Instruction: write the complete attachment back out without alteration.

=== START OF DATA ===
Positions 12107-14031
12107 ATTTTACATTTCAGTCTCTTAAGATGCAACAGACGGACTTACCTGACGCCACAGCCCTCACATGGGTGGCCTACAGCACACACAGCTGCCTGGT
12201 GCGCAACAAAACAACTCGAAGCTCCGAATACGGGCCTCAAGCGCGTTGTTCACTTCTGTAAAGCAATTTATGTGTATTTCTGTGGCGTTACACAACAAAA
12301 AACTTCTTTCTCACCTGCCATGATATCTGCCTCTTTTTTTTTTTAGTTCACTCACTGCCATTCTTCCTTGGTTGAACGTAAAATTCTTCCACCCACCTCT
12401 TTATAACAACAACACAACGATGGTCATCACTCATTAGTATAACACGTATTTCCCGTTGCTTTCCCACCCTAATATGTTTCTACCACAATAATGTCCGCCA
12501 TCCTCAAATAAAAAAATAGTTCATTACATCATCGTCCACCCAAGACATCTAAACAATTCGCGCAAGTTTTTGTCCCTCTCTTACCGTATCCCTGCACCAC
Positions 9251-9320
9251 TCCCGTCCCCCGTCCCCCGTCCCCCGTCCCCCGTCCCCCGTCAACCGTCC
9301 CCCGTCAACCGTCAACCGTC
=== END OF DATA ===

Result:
Positions 12107-14031
12107 ATTTTACATTTCAGTCTCTTAAGATGCAACAGACGGACTTACCTGACGCCACAGCCCTCACATGGGTGGCCTACAGCACACACAGCTGCCTGGT
12201 GCGCAACAAAACAACTCGAAGCTCCGAATACGGGCCTCAAGCGCGTTGTTCACTTCTGTAAAGCAATTTATGTGTATTTCTGTGGCGTTACACAACAAAA
12301 AACTTCTTTCTCACCTGCCATGATATCTGCCTCTTTTTTTTTTTAGTTCACTCACTGCCATTCTTCCTTGGTTGAACGTAAAATTCTTCCACCCACCTCT
12401 TTATAACAACAACACAACGATGGTCATCACTCATTAGTATAACACGTATTTCCCGTTGCTTTCCCACCCTAATATGTTTCTACCACAATAATGTCCGCCA
12501 TCCTCAAATAAAAAAATAGTTCATTACATCATCGTCCACCCAAGACATCTAAACAATTCGCGCAAGTTTTTGTCCCTCTCTTACCGTATCCCTGCACCAC
Positions 9251-9320
9251 TCCCGTCCCCCGTCCCCCGTCCCCCGTCCCCCGTCCCCCGTCAACCGTCC
9301 CCCGTCAACCGTCAACCGTC